Law Times

October 19, 2009

The premier weekly newspaper for the legal profession in Ontario

Issue link: http://digital.lawtimesnews.com/i/50611

Contents of this Issue

Navigation

Page 0 of 15

SPORTS MANAGEMENT CONFERENCE & TRADE SHOW - CLE Credit www.primetimesport.ca 1-416-777-2392 November 9 & 10, 2009 Toronto portsMng_LT_Oct19_09 - V2.indd 1 $3.55 • Vol. 20, No. 32 wwright@aylaw.com titleplus.ca 10/7/09 3:35:38 PM Covering Ontario's Legal Scene tlePlus_LT_Jan26_09.indd 1 Case ends in $11-million judgment against Ottawa executives Paperless trial breaks ground BY TIM NAUMETZ For Law Times OTTAWA — A "paperless" trial that ended recently with an $11.4-million judgment against four software executives in Ottawa has broken new ground in Ontario. But lawyers say the province is well be- hind other jurisdictions when it comes to electronic courts. Superior Court Justice Thomas Granger awarded the substantial damages last month after 295 days of hearings that spanned three years with 2,893 exhibits and a total of 70,000 pages, all of which were filed, viewed, and argued while in an electronic format. Fittingly, the four executives of a success- ful defence industry firm Granger found liable for breaching fiduciary trust were themselves technology brains. In the case that began with a statement of claim in 1996, Granger found the execu- tives had resigned that year without proper notice to their firm, GasTOPS Ltd., and went on to use privileged access to con- fidential software information, as well as commercial information about clients and marketing plans, to duplicate GasTOPS' trade secrets and lure away its customers. The four founded a new firm, Mxi Tech- nologies Ltd., and began approaching Gas- TOPS' clients — including the U.S. navy — to convince them they had the Canadian technology the clients were seeking after suc- cessful past dealings with GasTOPS. GasTOPS had developed the leading-edge There were other applications, and the client list that eventually shifted from Gas- TOPS to Mxi included the Kuwaiti air force, the Canadian Department of Transport, and the RCMP. The defendants, Bradley Forsyth, Douglas Brouse, Jeffrey Cass, and Robert Vandenberg, had all helped to develop the program for Gas- TOPS. From the evidence, it was clear they didn't leave the company on good terms, giv- ing only two weeks' notice each. "Former employees cannot compete unfairly after leaving their employment," Granger, himself a computer-software and electronic-courtroom enthusiast, wrote. Granger said Forsyth and Brouse, the first 'It's scary to think how long the trial might have been if we hadn't used an electronic courtroom,' says John Yach. computer software systems and databases over two decades. The technology was used to con- duct sophisticated analysis of gas-turbine en- gines for the Canadian Forces CF-18 fighter jets as well as Sea King naval helicopters. The programs helped to detect damage and prevent malfunctions before catastrophic failure. to leave, should have given GasTOPS 10 months' notice and added that "as a result of their failure to provide reasonable notice, the defendants are responsible for the damages resulting from that failure." Other findings included the fact that all the defendants were "well aware at all ma- terial times that the business opportunities GasTOPS was pursuing and its proposals to potential customers [were] confidential business information." One of the lawyers for the defendants, Ste- phen Appotive of Hamilton Appotive LLP in Ottawa, tells Law Times the defendants will appeal Granger's ruling, a development a law- yer for GasTOPS was expecting. John Yach, a member of the GasTOPS le- gal team, says there were several key aspects of the case. CBA offers tips on legal Tweeting L BY ROBERT TODD Law Times awyers eager to dip their toes into the world of new media in hopes of marketing their Lawyers can avoid pitfalls by focusing on providing value to potential clients rather than on aggressive marketing, says Michael Rabinovici. LawPro_LT_Oct19_09 - V6 10/14/09 11:34 AM Page 1 business can look to new guidelines from the Canadian Bar Association to avoid getting burned. Paul Paton, vice chairman of the CBA committee that cre- ated the guidelines, says the asso- ciation has received an influx of questions from lawyers looking for help implementing new mar- keting strategies without flouting professional regulations. Web sites, blogs, social networking sites, and Twitter accounts have all prompted inquiries, he says. "We know that there are people accessing or looking for lawyers through the Internet be- cause of what they're doing in the United States or the U.K.," says Paton, a professor at California's University of the Pacific Mc- George School of Law. "Lawyers themselves are finding different ways of actually functioning." He adds that many lawyers view the Internet as a forum to market their services more economically during tough financial times. Paton says the CBA pondered a revamp of its code of profession- al conduct based on the queries but decided it would be best to convey that the traditional rules haven't changed, but their ap- plication to new technology has. That prompted the 2008 release of the CBA's guidelines for prac- tising ethically with new informa- File your 2010 LAWPRO® See Judge, page 2 Head Start 6 9 Focus On Insurance Law Quote of the week "We're telling countries not to put in protectionist mea- sures, not to engage in this type of behaviour. Well, this is an example of a protec- tionist measure that Ontario is taking." — Cyndee Todgham Cherniak, international trade lawyer at Lang Michener LLP See Labelling, page 4 Big Businesses Get A Break October 19, 2009 TitlePLUS title insurance and you, together we have all the tools TitlePLUS title insurance and you, together we have all the tools. 1/20/09 12:14:52 PM Inside This Issue 3 tion technologies and the recent marketing guidelines. The guidelines, prepared by the CBA's ethics and professional re- sponsibility committee, are found in a concise 11-page document. They begin by encouraging lawyers to overcome fears about the po- tential pitfalls of having an online presence by focusing on the bene- fits. The document goes on to offer simple advice on things such as ac- ceptable web site addresses and blog titles, how lawyers should identify themselves online, the proper use of legal advice as a marketing strat- egy, avoiding of conflicts, and how to deal with unsolicited confiden- tial information. For example, lawyers are urged not to use a "web site address, blog See Business, page 5 insurance application online by Nov. 2 and save $25 per lawyer www.lawpro.ca Lawyers' Professional Indemnity Company www.lawtimesnews.com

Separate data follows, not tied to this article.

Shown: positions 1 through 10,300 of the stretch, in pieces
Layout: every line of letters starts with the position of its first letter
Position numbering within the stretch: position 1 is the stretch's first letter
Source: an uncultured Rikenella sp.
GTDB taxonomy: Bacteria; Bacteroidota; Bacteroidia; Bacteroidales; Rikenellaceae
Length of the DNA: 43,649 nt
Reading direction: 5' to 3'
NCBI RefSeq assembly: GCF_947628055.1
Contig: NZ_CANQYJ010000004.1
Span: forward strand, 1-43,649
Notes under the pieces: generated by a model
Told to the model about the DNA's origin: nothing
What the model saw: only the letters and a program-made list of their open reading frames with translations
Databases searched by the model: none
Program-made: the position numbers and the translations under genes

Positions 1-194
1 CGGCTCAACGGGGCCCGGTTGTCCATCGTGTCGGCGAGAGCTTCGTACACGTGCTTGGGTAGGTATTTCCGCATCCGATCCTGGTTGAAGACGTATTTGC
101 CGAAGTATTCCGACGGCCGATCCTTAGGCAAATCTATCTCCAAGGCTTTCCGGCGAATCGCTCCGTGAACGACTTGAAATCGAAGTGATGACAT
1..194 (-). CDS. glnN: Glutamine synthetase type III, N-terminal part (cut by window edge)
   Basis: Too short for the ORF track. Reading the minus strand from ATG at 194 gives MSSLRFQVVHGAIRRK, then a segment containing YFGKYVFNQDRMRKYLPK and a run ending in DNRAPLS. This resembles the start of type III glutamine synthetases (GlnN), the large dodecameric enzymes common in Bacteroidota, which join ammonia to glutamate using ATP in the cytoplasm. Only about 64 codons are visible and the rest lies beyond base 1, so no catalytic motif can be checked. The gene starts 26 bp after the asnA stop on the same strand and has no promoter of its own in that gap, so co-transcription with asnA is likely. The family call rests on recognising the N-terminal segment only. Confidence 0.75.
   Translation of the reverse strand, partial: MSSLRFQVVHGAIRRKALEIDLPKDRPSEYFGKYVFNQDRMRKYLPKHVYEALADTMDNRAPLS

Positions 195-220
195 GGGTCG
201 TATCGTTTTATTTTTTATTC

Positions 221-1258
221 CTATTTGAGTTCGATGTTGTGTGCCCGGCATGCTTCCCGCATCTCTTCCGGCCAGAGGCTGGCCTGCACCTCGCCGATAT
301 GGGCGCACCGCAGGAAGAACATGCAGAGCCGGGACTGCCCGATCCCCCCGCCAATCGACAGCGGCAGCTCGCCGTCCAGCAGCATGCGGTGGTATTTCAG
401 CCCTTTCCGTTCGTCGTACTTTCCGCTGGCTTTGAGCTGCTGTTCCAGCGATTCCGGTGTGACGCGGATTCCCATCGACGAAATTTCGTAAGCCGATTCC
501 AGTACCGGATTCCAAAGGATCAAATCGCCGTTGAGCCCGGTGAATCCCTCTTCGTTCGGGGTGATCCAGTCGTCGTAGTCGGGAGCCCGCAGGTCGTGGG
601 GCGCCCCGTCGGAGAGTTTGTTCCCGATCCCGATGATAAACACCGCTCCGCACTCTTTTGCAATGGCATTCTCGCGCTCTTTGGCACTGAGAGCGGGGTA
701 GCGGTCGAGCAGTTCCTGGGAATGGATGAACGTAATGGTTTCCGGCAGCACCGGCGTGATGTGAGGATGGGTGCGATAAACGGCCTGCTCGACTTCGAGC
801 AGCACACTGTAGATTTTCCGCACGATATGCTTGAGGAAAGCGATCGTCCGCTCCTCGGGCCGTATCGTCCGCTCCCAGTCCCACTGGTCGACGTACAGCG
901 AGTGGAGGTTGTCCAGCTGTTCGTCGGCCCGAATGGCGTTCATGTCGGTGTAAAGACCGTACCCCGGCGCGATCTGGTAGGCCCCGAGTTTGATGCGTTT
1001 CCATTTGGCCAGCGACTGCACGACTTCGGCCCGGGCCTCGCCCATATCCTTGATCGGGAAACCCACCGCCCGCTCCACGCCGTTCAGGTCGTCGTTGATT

Articles in this issue

Links on this page

Archives of this issue

view archives of Law Times - October 19, 2009
loading...
Law Times

To access your digital edition please enter your email address as both your username and password. Not a subscriber? Please call 1-800-387-5164 and subscribe today. Login failed? Please contact aaron.green@tr.com.

 or  free preview Remember me